Bobby had said: “I am a doctor and the only thing I should fear is not being a good one.”

And he was a well-loved doctor.

When news spread that he was shot, people from all walks of life rushed to the hospital where was taken. At least 200 people immediately gathered and offered their blood and money to save his life.

Residents of Gandara came to keep vigil and the folks of Zumarraga, where Bobby first served, were said to have cursed the waters that would not allow them to cross to Catbalogan.

They, too, wanted to give their doctor their blood.

Bobby’s death was a big blow to the cause of Philippine rural medicine—he was the first doctor to practice in the rural areas to be brutally gunned down.

Artemio Celestial Jr.

Jun became active with the Student Catholic Action (SCA) and joined student fora and marches across the Ateneo campus, calling on other students to become involved.

He became the student council’s secretary general in November 1971 after leading council officers were expelled for their activism.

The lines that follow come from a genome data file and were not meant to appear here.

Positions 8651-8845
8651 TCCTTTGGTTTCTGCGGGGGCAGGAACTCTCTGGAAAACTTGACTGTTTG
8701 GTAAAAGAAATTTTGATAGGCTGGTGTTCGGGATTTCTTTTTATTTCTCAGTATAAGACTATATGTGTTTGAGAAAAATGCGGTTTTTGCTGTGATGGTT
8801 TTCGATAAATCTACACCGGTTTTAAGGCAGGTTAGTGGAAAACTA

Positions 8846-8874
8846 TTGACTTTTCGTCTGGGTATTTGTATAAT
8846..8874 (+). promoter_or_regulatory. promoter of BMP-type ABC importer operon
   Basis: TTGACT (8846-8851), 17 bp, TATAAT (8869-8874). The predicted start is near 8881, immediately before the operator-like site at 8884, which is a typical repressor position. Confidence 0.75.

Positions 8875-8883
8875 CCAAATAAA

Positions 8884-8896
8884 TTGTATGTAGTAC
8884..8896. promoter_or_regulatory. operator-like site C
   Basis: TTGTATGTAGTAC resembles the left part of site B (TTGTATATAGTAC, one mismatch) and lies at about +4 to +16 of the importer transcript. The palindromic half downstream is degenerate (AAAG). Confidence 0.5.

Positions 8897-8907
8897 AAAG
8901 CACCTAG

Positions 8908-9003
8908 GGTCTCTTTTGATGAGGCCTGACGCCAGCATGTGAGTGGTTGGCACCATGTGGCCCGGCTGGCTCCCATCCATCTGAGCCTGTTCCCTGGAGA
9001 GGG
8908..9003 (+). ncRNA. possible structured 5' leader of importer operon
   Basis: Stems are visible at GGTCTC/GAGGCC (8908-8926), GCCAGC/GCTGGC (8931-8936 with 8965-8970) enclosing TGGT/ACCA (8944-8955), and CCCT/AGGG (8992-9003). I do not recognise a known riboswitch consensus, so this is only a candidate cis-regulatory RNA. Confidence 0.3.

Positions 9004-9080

According to the biography notes by the Bantayog Foundation, Jun himself was expelled along with other activists when martial law was declared, their pictures posted in the school’s guardhouses.

Jun and his younger brother Joel, also an activist, escaped when soldiers raided a home in Project 4 in Quezon City.

Jun was a full-blooded Atenean, according to a list of dead Ateneans posted by Ateneo’s Alumni Office. He finished grade school in 1965, high school in 1969 and graduated with an AB Economics degree in 1973.

Honors from Ateneo

In November 2005, Ateneo honored Jun with three other Ateneans—Ferdinand Arceo, William Begg and Lazaro “Lazzie” Silvar Jr.—as Ateneo’s very own heroes for joining the movement against the dictator Marcos and dying at the hands of state forces.

Jun was once arrested and kept in prison for a few days when he was mistaken for his brother Joel, who had joined the underground. Upon release, Jun continued to help the underground movement with financial and logistical support.

Joel himself was arrested in 1973 and detained in Fort Bonifacio, where many of Jun’s friends were also imprisoned.